Motorists caught speeding just above the limit could get a reduced penalty under proposals for fairer fines.
Fairer fines will not apply in areas near 'vulnerable' road users
Transport Secretary Alistair Darling has announced a consultation on the government proposals.
Fines could range from £40 and two penalty points for lesser offences up to £100 and six points for the most serious examples of speeding.
Motoring groups said most drivers would welcome the plan, but that the circumstances of each offence should be considered.
The lower penalty would not apply to people speeding in 20mph speed limit areas such as school areas and hospitals.
The changes will replace the 'one-size fits all' approach, Mr Darling said.
"We want to ensure the level of the penalty fits the severity of the offence - including a crackdown on the most dangerous offences," he said.
"The police would continue to enforce speed limits rigorously and motorists will always need to be aware that speeding is highly dangerous and if they are caught they will face a fine, points... and disqualification if they persist."
The consultation includes police plans to hold "speed awareness courses" nationwide, after successful trials by several forces.
These would be offered to first-time offenders in the lesser speeding category - at their own expense - instead of the two-point penalty.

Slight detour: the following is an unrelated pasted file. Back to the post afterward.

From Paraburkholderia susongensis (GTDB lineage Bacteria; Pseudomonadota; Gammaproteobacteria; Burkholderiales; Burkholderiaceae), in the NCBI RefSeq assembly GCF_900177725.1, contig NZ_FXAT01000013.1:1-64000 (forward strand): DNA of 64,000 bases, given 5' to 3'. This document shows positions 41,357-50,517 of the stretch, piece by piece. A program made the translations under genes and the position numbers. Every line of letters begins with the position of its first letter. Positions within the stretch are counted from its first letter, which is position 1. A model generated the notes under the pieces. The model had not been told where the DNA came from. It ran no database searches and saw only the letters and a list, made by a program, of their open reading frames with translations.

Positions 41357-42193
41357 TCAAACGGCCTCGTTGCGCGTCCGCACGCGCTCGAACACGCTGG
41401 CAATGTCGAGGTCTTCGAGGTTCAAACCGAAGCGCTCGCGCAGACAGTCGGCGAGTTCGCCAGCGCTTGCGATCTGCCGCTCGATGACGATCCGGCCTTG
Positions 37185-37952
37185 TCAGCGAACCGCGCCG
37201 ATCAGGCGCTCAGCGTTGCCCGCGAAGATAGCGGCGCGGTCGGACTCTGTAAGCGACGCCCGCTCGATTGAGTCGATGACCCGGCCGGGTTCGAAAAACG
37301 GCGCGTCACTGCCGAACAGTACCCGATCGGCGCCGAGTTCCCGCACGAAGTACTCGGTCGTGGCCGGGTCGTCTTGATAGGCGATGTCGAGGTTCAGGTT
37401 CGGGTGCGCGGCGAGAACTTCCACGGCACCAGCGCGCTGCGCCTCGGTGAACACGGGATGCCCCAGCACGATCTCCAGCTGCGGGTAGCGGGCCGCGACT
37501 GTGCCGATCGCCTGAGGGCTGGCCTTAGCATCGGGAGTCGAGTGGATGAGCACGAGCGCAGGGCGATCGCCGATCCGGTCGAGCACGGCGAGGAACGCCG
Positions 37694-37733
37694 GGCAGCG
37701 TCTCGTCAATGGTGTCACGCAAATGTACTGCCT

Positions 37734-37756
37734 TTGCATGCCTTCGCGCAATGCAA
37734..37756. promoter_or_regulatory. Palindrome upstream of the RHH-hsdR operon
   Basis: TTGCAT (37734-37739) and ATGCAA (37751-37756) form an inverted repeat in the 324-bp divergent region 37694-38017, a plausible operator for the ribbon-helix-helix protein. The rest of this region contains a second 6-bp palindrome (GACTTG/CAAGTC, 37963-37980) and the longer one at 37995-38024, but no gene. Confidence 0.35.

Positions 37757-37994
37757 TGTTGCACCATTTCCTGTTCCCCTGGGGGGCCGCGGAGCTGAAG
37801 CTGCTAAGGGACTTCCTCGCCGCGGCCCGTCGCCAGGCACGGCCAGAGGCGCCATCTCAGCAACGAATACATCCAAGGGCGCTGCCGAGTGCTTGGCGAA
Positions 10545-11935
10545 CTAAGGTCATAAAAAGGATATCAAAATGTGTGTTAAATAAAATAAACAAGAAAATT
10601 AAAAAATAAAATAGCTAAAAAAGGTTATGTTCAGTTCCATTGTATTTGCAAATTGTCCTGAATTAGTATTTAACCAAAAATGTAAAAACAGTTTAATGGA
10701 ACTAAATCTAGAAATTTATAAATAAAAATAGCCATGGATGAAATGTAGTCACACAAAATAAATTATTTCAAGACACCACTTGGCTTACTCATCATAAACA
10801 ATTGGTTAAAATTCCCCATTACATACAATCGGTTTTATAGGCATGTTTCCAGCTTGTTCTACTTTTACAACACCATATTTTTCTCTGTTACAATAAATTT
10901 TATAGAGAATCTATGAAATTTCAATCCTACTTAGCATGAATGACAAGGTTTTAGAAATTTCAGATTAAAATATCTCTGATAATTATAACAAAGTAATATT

Currently, drivers get a £60 fine and three points for each speeding offence.
Once they accumulate 12 points, they are liable to be disqualified.
Robert Gifford, executive director of the Parliamentary Advisory Council for Transport Safety, told BBC Radio 4's Today programme the government was sending a mixed message to motorists.
"On the one hand the government says 'speed kills' ... but on the other hand it's okay to speed a bit," he said.
He said a vehicle's speed when it struck a pedestrian determined whether they suffered injury, which made it just as dangerous for drivers to creep above the speed limit as exceeding it by a wider margin.
"The penalty should match the risk," he said.
Mary Williams, head of the road safety group Brake, said: "This is pandering to the pro-speeding lobby and is in breach of the government's duty of care to communities.
"This sends a totally wrong message out to drivers, many of whom do not understand the killing power of increased speed."
But Andrew Howard, the AA's head of road safety, said the plan would not alter the danger to pedestrians.
"I don't think the person who slips accidentally over a speed limit is going to be less deterred by two points than he would be by three," he said.
"I think there'll be a much bigger threat there for the person who wilfully disobeys speed limits," he told BBC Breakfast.
He said many drivers who slipped over the speed limit were "distressed and mortified" at having a criminal record.
The RAC said most motorists would back the plan, but urged the government to take the circumstances of speeding offences into consideration.
RAC spokeswoman Rebecca Bell said: "Who's to say that travelling 10mph above the speed limit on a dual carriageway late at night is a more serious and dangerous offence than going 5mph above the speed limit outside a school?"
"We will need to take speed and circumstance into consideration if these plans are to work sensibly."